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(photo by Brandon Wise)

MID-CITY — On a late December day, Jessica Fisher was rushed to the Santa Monica-UCLA Medical Center in a panic.

Her doctor had discovered cervical incompetency during a routine ultrasound, a find that could have endangered the lives of her twins, if left untreated.

She was only 19 weeks pregnant.

Fisher underwent a cerclage procedure to stitch up her prematurely opening cervix and was placed on bed rest for the remainder of her pregnancy.

She delivered two healthy babies, Ella Madison and Ethan Tate, via Caesarian section surgery Saturday.

But it is the 120 days in between that set her story apart.

Over the course of four months, her bland hospital room was transformed into a den for all seasons. In one corner, gold metallic streamers spelled out “Happy New Year’s!” while red heart decorations marked Valentine’s Day.

Orchids in the windowsills and a large canvas portrait of her wedding day added a home-y taste. A rack of baby clothes — one side pink and the other blue — gave her hope to continue her time in the hospital, Fisher said.

“It was such a shock to the system,” she said of the cervical discovery. “Bed rest is really hard to do because it’s just very isolating.”

The extended stay was made even more difficult because of its clash with her previous lifestyle. Fisher and her husband, Brett, were constantly active and the couple loved to run outdoors or go to see theater plays.

They had even planned a trip to Las Vegas and a Mexican cruise to celebrate Fisher’s 30th birthday, which came five days after she was admitted to the hospital. Fisher urged her husband to take his mother on the cruise instead, to prevent the tickets from going to waste.

To deal with the stress of being constantly cooped up inside, her husband suggested she start a blog to chronicle the experience and keep family in the know about her progress.

In line with the couple’s love of musical theater, Fisher titled the website Broadway Babies and coordinated each entry with a relevant show tune.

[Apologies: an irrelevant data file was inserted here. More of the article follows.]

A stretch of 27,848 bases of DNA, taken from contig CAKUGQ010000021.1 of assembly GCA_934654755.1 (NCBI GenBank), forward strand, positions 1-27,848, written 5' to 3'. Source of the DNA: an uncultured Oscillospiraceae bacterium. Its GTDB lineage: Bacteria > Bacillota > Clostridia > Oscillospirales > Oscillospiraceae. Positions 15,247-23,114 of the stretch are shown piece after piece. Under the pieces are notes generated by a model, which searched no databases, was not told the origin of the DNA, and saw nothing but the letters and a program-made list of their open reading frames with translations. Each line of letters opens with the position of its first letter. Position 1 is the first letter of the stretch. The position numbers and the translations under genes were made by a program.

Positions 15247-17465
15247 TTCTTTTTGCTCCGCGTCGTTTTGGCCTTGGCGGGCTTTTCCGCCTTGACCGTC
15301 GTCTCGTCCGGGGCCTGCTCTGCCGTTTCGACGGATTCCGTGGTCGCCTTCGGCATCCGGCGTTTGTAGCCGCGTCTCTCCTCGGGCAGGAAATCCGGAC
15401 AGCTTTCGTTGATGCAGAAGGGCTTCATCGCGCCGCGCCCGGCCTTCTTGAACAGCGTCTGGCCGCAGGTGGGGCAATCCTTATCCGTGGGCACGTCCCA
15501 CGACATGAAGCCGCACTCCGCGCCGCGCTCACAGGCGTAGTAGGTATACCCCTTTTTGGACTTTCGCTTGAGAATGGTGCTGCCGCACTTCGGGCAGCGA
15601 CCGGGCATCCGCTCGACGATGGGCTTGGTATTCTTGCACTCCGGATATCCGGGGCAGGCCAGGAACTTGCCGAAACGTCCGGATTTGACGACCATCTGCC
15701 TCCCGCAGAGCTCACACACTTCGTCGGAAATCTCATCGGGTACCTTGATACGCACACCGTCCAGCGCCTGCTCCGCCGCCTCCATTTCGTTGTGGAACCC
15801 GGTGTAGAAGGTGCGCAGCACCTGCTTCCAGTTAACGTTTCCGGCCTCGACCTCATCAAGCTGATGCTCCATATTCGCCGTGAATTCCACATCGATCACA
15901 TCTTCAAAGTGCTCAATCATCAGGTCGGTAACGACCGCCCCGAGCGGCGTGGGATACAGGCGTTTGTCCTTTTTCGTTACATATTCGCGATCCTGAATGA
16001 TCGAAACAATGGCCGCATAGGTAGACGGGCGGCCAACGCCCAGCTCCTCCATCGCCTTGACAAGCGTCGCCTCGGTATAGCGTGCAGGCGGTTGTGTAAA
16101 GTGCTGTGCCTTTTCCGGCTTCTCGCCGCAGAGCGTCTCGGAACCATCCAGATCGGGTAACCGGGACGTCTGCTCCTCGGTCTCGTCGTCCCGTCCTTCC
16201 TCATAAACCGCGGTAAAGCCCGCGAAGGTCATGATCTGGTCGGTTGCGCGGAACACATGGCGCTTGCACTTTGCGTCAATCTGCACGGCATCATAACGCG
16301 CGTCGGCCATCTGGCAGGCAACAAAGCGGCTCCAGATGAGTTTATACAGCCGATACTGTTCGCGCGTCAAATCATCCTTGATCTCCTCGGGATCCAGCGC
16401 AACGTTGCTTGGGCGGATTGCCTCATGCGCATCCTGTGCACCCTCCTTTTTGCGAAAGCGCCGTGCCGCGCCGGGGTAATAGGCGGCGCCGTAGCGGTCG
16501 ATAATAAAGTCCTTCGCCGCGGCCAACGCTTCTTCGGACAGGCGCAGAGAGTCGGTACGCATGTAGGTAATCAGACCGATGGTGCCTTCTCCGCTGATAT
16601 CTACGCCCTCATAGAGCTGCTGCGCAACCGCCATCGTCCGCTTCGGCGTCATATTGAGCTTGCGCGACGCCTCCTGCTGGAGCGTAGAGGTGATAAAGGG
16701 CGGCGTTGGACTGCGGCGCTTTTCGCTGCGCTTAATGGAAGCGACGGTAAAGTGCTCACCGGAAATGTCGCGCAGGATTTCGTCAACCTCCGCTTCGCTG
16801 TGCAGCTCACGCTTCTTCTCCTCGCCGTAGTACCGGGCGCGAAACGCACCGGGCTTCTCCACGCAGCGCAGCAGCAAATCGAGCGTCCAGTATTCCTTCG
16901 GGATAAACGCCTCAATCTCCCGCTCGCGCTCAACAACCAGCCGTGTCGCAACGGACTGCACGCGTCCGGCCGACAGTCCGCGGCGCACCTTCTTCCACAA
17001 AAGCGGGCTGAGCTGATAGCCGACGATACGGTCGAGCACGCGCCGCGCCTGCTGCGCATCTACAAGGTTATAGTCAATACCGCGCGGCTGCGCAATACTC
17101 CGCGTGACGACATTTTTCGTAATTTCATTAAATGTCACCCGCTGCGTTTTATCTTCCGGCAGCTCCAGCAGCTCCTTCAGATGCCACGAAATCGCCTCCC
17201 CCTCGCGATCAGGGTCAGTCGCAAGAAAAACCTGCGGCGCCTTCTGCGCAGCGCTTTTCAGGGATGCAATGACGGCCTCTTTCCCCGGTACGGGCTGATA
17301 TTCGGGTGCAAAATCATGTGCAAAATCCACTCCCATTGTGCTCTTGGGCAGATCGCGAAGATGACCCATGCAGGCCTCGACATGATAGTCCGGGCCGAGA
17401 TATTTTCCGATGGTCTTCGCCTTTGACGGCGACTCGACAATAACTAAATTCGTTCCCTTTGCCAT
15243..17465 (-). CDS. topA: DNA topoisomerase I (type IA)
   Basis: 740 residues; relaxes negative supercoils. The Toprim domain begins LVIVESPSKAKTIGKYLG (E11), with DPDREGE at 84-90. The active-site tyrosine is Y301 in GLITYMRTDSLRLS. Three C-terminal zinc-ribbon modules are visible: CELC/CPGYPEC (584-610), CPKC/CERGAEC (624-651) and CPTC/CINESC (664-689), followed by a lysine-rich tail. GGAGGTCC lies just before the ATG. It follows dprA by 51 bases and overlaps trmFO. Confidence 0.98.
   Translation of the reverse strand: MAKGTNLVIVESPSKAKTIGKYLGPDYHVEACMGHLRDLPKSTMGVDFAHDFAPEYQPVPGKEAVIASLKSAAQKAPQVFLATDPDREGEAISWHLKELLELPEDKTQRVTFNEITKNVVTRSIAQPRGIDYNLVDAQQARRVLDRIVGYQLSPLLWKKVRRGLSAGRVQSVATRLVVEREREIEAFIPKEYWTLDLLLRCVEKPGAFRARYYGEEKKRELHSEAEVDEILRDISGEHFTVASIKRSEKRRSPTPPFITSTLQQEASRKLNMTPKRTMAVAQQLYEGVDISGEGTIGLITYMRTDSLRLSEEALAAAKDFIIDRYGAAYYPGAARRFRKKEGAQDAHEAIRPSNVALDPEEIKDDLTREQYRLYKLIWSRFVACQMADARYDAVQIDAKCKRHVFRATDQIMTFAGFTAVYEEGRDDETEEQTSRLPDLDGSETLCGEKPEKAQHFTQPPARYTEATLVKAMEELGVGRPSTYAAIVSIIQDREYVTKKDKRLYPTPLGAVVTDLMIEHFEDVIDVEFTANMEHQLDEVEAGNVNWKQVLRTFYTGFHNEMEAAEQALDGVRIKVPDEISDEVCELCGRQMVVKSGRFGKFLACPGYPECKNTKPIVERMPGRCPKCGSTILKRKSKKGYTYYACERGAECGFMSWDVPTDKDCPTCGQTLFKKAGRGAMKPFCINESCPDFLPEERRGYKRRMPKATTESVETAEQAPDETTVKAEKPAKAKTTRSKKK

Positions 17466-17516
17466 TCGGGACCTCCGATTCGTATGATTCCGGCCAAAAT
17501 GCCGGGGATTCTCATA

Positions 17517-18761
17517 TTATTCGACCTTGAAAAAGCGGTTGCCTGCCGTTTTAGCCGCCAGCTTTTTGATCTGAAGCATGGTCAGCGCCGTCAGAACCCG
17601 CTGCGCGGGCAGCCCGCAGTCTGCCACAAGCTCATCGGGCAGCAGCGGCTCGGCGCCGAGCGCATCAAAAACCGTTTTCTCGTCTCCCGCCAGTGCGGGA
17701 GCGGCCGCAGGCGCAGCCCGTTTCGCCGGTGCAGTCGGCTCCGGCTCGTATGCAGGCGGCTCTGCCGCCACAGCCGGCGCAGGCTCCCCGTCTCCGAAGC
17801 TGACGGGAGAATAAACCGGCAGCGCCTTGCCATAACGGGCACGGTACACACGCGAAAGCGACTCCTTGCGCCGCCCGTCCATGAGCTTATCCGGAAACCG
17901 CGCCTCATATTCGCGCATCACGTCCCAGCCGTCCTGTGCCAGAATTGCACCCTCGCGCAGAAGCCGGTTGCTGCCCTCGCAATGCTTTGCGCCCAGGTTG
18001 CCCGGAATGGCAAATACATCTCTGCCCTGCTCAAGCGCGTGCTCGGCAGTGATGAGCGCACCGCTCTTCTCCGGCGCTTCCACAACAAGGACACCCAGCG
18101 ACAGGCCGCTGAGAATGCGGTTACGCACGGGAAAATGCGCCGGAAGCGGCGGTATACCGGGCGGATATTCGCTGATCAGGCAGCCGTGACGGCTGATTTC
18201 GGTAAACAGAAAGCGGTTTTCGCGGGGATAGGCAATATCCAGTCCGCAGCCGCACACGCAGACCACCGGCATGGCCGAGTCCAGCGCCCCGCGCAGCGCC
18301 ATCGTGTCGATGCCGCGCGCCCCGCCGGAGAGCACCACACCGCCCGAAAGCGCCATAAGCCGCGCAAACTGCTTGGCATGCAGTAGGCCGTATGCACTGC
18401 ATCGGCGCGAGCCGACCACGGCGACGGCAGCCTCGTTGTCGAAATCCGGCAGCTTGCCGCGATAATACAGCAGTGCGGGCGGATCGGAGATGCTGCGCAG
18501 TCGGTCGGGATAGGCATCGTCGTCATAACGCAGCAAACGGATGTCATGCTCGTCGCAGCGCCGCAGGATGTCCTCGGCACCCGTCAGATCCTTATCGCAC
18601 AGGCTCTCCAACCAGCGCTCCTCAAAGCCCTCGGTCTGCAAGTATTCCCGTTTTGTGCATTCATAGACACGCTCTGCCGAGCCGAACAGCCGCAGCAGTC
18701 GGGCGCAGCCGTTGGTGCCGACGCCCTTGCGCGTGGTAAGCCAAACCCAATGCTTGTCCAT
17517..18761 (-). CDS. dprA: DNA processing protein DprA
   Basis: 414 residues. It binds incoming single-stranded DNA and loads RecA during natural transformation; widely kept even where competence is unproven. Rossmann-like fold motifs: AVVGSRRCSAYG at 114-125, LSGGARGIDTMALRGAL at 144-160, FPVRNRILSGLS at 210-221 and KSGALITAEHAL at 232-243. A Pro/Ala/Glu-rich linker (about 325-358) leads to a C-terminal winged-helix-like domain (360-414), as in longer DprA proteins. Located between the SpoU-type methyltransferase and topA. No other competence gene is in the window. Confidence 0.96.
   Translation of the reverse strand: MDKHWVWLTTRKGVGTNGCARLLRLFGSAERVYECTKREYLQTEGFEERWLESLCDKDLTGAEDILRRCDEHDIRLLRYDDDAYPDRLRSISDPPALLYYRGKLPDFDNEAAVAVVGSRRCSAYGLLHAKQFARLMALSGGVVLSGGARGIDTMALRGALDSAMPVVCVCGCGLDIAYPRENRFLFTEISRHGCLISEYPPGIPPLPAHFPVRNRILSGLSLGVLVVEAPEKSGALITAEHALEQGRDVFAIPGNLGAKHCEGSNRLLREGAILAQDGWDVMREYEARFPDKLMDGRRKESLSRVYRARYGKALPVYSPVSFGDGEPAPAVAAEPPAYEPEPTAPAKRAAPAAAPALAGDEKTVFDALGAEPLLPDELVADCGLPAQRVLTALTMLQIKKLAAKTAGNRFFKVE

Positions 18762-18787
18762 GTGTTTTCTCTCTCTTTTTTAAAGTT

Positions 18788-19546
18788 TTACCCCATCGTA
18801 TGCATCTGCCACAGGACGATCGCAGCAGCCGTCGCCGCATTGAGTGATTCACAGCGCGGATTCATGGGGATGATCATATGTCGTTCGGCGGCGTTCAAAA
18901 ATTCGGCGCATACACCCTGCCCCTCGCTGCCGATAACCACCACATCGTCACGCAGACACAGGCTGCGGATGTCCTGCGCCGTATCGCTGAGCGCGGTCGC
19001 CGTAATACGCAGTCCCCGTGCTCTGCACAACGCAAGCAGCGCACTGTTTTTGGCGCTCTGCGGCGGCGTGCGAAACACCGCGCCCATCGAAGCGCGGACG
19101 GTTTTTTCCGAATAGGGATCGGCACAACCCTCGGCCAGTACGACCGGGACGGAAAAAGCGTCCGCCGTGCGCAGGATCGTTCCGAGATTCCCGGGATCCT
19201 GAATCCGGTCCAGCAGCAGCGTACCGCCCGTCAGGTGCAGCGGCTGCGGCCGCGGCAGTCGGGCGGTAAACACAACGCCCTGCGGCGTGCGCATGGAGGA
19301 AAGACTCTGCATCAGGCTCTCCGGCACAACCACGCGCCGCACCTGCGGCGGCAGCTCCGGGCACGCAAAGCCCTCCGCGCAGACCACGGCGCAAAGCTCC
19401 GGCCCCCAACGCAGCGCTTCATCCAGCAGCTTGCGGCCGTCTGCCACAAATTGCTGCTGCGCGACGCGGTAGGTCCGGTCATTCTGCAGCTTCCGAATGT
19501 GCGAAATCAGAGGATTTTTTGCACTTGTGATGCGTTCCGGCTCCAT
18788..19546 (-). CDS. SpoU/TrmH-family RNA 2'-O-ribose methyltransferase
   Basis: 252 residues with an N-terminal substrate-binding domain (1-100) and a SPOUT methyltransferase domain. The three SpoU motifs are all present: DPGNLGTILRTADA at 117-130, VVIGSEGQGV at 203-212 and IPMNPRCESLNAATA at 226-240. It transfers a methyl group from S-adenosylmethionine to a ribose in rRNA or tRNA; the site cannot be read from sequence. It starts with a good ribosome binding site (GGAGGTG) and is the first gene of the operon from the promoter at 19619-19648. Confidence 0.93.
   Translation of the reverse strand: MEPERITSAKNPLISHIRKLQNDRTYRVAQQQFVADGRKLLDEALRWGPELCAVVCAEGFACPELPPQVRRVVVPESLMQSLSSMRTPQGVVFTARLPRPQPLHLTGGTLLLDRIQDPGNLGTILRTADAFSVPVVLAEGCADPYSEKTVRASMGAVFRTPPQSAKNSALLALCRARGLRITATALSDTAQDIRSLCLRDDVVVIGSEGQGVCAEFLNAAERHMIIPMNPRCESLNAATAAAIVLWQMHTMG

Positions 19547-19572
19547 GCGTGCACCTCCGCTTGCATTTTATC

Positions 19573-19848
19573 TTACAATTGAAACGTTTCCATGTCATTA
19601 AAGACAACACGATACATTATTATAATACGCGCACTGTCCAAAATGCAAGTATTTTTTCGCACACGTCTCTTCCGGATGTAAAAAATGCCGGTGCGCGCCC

What began as a personal undertaking soon became an Internet hit, garnering page views from 33 countries.

But she didn’t stop there. Fisher passed her contact information to hospital nurses in hopes of connecting with other women in her same predicament.

Several women responded and the soon-to-be mothers started a Facebook group to facilitate interaction. Though conversation was initially limited to Facebook chat, the women were able to meet face-to-face on New Year’s Eve in a small gathering in Fisher’s room. With party hats, Martinelli’s apple cider and one hour away from contraction monitors, the group felt more like a sisterhood than isolated individuals, Fisher said.

“It started out of necessity and now everyone just gets a lot of support out of it,” she said, adding that plans are in the works to have a play date with all of their babies. “We’ve formed some really great friendships. It made it really nice to have their camaraderie.”

She found other ways to bring normalcy into her extraordinary circumstances.

Fisher attended two separate baby showers, one thrown by close friends and family and another by her co-workers, in the hospital’s dining room.

She got the maternity photo shoot she dreamed of, with photos that didn’t betray the hospital location.

Most of all, support from friends, family and especially her husband made the stay bearable.

Though the couple lives in Agoura Hills, Brett Fisher commuted to the hospital almost every day and stayed in Fisher’s room about three to four times a week. He rented a workspace in Santa Monica and did his consultation work remotely.

Despite the miles between them, husband and wife worked together to furnish the nursery — she picking from color swatches and furniture catalogs and he putting it all together.

“He’s been amazing,” Fisher said, with a look at her husband.

“It’s short-term,” Brett Fisher said, with a smile. “It’s been an extraordinary amount of teamwork, but it’s great because it’s preparing us to be parents — it’s made us stronger as a couple.”

news@www.smdp.com

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